Chief Constable thought Kincora report ‘slightly disappointing’

Sir John Hermon

Sir John Hermon


One of the two files released about Kincora reveals that the NIO had a copy of Sir George Terry’s report into Kincora from at least July 1, 1983 – even though its conclusions were not published until the end of October of that year and the report itself has never been published in full.

A July 1, 1983 note from PJ Woodfield sent to the Secretary of State and copied to 16 senior officials said: “I have now obtained from Sir John Hermon a single copy of Sir George Terry’s report. The document is attached: the fact that we have it at this stage is rather sensitive.”

Although the “substantial supporting reports have not yet been completed” and are expected to take several weeks to finish, Mr Woodfield added that the conclusions “are entirely satisfactory in that he concludes firmly that there is no truth in any of the wild rumours or allegations in the press.

“Nevertheless, the document as a whole is a slightly disappointing one – a view which the Chief Constable privately shares.

“It is written in parts in peculiar English, which could be mocked by sophisticated commentators, there is a tendency to homily and some passages about the child care service need to be looked at carefully if they are to be published.”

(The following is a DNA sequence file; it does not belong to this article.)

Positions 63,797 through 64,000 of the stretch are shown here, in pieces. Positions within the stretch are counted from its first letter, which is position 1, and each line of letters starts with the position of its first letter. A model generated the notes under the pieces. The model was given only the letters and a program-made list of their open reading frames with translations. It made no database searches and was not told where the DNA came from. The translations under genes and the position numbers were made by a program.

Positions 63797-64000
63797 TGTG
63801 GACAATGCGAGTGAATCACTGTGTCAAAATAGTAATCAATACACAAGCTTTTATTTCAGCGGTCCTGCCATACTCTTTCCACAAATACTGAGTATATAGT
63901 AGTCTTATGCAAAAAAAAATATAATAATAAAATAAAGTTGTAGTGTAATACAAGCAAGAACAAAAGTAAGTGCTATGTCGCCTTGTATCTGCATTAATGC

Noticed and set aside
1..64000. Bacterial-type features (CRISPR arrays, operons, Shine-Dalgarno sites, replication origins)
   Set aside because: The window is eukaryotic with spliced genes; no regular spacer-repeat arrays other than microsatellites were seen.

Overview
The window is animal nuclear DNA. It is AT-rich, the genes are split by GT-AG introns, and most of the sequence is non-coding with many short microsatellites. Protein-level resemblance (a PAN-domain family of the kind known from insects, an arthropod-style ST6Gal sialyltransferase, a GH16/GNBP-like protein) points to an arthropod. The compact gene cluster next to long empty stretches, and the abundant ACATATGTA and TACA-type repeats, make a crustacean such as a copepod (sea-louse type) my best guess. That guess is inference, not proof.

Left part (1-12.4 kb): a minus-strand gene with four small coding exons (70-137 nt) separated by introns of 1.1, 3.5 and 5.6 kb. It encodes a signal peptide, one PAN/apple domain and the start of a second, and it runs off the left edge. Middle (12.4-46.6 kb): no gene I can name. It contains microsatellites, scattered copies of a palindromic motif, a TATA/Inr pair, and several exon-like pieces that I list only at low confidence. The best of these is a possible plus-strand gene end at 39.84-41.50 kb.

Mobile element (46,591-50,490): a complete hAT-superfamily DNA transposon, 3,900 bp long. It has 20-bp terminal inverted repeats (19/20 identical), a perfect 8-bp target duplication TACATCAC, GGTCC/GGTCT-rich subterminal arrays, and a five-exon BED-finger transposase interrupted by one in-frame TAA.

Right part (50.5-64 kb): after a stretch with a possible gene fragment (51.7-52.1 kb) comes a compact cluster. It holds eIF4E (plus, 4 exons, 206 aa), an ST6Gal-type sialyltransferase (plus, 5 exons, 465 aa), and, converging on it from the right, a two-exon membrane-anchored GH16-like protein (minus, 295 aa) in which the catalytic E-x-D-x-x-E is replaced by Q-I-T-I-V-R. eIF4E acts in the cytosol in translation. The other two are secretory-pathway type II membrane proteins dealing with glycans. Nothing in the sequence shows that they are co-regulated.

He said that the Chief Constable expected to refer the report to the Director of Public Prosecutions and the Attorney General, who he thought “may well see legal problems in publishing the report as it stands.

“It is at that stage that the Chief Constable in his present thinking will go back to Sir George Terry and explain the problem in the hope that he will be willing to accept advice on re-casting his report in a way which makes it more suitable for publication.”

Another note casts new light on the Chief Constable’s decision to appoint Sir George Terry to investigate the police handling of Kincora.

A February 1982 background briefing on Kincora said that the Chief Constable had spoken to the two officials who wrote the briefing.

The document said: “He [the Chief Constable] is alive to the need that has developed in the past few days to protect the integrity of the RUC in this affair,” adding that he saw “three elements of potential vulnerability” and was “favourably disposed towards the idea of asking a colleague of his own rank from a GB force, suitably supported, to look thoroughly at the facts...”

Another confidential briefing note on Kincora, seemingly written in 1982, said that there was “a growing public suspicion that the whole case had not yet been cleared up. Specifically, it is claimed that influence was brought to bear on the police not to pursue their inquiries, by government officials and public figures...there are persistent rumours that ‘guilty men’ in high places have not been brought to justice”.




Back to the top of the page